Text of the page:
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   Philanthropy & Giving

 FALL ISSUE 2004  SUBSCRIBE


Make your voice heard.
Get involved in the JWI Action and Advocacy Network. Email Judy Katzen, Action and Advocacy chair, at jskatzen@usa.net to learn more. Find text for resolutions passed at JWIís Biennial Meeting in June at www.jewishwomen.org.

Roni Adopt a Special Child at the RTC

Roni is a child with a past heíd like to forget. By the time he was eight, he had already spent three years in a childrenís psychiatric ward. Thankfully, Roni was placed at the Residential Treatment Center (RTC) in Jerusalem and has started down the long road to recovery.

For more than 60 years, Jewish Women International (JWI) members and donors have adopted children like Roni into their hearts and minds. Each year, through JWIís Day of Care Campaign for the Residential Treatment Center, our dedicated chapter members, donors and supporters give time, energy and resources to help provide the healing care that severely at-risk children need to rebuild their fractured lives.

This yearís campaign, "Adopt a Special Child," offers an opportunity you have long asked for: to "adopt" a boy or girl for whom you can provide care for a day, two days, a week, a month or even longer. The chair of the campaign is Wendy Rosen, JWIís national RTC chair.

The Day of Care Campaign is based on a simple premise: giving a child a dayís worth of carefood, housing, education and therapyin the RTCís world-renowned healing environment. Under the loving care of teachers, counselors, psychologists and social workers, the children make their arduous journey toward recovery. Due to the diminished support for social services that Israelís government is able to provide to the RTC, we are being called on to help as much as we can. This year, each day of care costs $120.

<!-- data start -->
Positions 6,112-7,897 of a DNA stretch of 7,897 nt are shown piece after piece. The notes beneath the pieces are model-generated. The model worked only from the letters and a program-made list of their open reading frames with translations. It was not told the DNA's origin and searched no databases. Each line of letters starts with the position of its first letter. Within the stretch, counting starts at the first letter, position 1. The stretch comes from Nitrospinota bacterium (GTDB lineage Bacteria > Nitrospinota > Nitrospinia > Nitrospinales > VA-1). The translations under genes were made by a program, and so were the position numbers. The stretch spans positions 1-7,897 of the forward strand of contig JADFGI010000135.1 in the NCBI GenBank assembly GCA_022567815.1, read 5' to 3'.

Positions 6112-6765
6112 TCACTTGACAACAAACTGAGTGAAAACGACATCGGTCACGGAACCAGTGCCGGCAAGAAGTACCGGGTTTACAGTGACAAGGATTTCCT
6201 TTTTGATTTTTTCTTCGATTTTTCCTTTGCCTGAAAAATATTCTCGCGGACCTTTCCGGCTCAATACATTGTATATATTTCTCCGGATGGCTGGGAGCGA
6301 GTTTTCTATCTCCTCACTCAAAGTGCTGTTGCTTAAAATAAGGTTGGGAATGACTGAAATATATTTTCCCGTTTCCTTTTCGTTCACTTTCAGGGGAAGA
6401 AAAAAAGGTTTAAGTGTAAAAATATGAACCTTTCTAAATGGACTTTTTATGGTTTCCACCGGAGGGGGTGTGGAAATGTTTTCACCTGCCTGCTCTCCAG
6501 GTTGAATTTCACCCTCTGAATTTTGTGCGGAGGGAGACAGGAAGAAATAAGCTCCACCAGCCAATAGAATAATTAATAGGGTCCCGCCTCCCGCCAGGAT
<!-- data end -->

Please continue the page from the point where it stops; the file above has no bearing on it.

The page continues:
Every childeven the most troubledis special. When Roni came to the RTC, he expressed himself through aggressive outbursts. Considering his background, the behavior wasnít surprising. Roniís parents, new immigrants from Russia, had a violent marriage. When Roniís younger sister was born, his alcoholic father had violent outbursts toward her. The parents blamed it on Roni, who was placed in a childrenís psychiatric ward. But when he arrived at the RTC, it quickly became clear that beneath the hard shell of anger and pain was a soft core that invited contact and encouraged others to care. Now Roni has formed close relationships with his caregivers and is showing signs that he may one day realize his potential.

Because of your support, Roni has both the hope and the help to heal. If you, your chapter, council or network would like to learn more about him or another special girl or boy you can "adopt," contact Renee Eder, chapter services specialist, at or 800-343-2823.